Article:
Results: The waveform of the velocity tracing for the draining portal vein of APF was typically arterial-like or diphase, as indicated by a systolic hepatofugal dwarf peak and a diastolic hepatopetal low flat shape. The flow in the affected portal vein was always hepatofugal in an intrahepatic patient, whereas a hepatopetal flow was observed in an extrahepatic APF patient. The waveform of the velocity tracing for the portal vein of CTS patients, especially its intrahepatic branches, showed a typical hump-like shape with or without a transitory hepatofugal tracing. The PW results displayed an increase in the retrograde phase of the hepatic venous flow with increased velocities in the two phases.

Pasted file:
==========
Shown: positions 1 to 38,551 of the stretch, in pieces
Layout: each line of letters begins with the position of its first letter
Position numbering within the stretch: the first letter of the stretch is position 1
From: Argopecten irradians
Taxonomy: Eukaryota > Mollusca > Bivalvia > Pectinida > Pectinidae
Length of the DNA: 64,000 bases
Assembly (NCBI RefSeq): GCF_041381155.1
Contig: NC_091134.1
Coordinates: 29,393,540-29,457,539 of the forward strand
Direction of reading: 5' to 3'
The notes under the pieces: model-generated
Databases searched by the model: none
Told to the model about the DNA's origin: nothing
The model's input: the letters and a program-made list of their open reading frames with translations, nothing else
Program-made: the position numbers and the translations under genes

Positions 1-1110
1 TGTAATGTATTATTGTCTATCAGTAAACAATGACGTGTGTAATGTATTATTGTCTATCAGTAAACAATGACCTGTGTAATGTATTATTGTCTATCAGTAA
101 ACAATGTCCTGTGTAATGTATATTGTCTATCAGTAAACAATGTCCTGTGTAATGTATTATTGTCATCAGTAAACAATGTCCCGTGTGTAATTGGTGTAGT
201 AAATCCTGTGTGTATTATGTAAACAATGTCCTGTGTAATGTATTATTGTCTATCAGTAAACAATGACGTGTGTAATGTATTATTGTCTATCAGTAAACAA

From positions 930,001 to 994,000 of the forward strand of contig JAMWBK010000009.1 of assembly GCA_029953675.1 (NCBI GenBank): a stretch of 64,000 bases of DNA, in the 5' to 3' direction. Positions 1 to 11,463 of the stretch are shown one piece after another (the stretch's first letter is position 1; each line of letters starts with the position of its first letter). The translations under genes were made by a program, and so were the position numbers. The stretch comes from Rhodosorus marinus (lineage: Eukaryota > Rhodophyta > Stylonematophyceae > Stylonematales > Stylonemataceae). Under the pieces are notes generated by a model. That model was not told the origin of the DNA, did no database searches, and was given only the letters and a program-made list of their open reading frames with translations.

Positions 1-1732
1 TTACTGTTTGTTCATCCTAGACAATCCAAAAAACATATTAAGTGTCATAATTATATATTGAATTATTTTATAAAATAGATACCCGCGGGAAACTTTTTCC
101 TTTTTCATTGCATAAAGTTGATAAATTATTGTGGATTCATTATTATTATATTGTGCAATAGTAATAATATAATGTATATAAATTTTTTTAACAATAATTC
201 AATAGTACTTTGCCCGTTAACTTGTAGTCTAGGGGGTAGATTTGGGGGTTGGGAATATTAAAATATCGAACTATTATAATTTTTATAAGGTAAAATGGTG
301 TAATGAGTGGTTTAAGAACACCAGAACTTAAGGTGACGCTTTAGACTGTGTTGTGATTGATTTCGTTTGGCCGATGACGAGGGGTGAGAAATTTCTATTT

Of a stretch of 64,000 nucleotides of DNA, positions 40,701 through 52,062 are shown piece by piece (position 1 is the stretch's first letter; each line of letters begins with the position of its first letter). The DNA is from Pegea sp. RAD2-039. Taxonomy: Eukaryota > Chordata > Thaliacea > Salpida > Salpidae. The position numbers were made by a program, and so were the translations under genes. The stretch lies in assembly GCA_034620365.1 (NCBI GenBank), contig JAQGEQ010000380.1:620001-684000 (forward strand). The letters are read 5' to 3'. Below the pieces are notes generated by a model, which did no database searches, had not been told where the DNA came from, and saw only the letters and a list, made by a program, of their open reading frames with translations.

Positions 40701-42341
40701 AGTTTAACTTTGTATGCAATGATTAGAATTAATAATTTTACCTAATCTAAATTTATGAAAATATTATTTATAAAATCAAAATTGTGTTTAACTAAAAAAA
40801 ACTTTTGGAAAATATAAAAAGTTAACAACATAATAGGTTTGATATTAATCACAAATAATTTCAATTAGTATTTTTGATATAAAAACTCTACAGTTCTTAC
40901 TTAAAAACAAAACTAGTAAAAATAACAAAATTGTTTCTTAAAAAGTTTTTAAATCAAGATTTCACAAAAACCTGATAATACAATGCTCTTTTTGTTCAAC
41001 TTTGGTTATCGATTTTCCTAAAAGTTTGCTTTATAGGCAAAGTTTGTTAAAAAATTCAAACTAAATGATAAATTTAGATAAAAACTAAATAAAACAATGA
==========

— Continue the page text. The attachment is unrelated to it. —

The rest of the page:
Conclusions: Portal velocity tracings should be evaluated during routine detecting for APF or CTS, especially in patients with gastrointestinal upsets.

No MeSH data available.


Related in: MedlinePlus